Change with Continuity: Asian Capitalism in Transition

Gary G. Hamilton, Solee Shin

Research output: Chapter in Book/Report/Conference proceedingChapter


This chapter argues that East Asian business systems are best conceptualized as emergent outcomes of competition in and across capitalist markets. The ways economies become organized and change over time results directly from capitalist economic activities, and only indirectly from institutions that in various ways constitute and frame the economic actors and their activities. Competition in capitalist markets is directly related to technologies that entrepreneurs adapt to making money in an ever-changing economic environment. In East Asia, state officials, as well as the owners and managers of private businesses, are among those entrepreneurs that attempt to channel market economies according to their own interests. These interests are in turn shaped by political and social institutions. We show that, as East Asian economies adapt to global changes in technologies for making money, there is considerable continuity in how national business systems reproduce themselves in a global capitalist economic environment.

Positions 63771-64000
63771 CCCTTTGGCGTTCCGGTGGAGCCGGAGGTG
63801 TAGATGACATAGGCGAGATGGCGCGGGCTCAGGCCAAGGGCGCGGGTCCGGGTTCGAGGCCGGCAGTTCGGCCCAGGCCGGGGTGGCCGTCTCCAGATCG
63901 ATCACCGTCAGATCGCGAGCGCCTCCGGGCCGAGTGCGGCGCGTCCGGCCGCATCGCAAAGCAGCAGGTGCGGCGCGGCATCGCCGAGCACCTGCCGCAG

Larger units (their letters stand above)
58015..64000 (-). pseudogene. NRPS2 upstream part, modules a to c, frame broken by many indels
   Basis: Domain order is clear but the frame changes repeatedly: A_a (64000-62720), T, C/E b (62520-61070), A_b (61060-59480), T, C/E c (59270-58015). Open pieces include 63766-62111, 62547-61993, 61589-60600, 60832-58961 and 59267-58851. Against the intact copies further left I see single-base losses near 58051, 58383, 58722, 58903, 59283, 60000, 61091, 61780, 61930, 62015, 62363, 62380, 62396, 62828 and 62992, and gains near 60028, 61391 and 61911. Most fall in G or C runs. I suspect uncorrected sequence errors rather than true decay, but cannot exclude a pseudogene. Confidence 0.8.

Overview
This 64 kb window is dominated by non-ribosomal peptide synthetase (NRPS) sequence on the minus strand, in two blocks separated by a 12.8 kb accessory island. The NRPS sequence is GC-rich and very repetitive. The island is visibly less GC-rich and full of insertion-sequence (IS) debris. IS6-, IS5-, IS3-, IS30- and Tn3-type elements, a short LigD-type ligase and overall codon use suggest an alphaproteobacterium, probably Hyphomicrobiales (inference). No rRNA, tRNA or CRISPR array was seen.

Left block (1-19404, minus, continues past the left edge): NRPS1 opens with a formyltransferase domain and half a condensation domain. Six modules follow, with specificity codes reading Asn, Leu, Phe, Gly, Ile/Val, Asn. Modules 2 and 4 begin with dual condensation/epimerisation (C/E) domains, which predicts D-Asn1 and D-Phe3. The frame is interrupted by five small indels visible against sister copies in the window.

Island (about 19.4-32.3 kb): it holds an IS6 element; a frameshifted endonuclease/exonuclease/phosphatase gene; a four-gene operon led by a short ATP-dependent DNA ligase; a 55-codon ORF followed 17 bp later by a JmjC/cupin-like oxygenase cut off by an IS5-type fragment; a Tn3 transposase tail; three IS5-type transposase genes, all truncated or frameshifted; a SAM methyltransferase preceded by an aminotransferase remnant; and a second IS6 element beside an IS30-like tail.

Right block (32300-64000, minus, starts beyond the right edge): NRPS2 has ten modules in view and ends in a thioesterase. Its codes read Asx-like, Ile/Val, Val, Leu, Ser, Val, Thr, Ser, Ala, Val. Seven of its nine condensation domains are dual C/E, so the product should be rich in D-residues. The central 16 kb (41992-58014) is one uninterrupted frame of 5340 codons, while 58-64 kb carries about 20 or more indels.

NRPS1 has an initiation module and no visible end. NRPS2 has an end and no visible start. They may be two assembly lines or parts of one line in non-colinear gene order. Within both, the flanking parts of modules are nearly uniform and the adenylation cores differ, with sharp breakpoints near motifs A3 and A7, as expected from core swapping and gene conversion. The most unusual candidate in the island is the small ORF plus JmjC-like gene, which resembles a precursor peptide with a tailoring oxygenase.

Original languageEnglish (US)
Title of host publicationChanging Asian Business Systems
Subtitle of host publicationGlobalization, Socio-Political Change, and Economic Organization
EditorsRichard Whitley, Xiaoke Zhang
PublisherOxford University Press
ISBN (Print)9780198729167
StatePublished - Feb 1 2016
Externally publishedYes


  • demand-responsive capitalism
  • producer-driven capitalism
  • competition
  • containerized shipping
  • retail revolution
  • lean-retailing
  • Korean chaebol
  • Japanese keiretsu
  • Taiwanese firms


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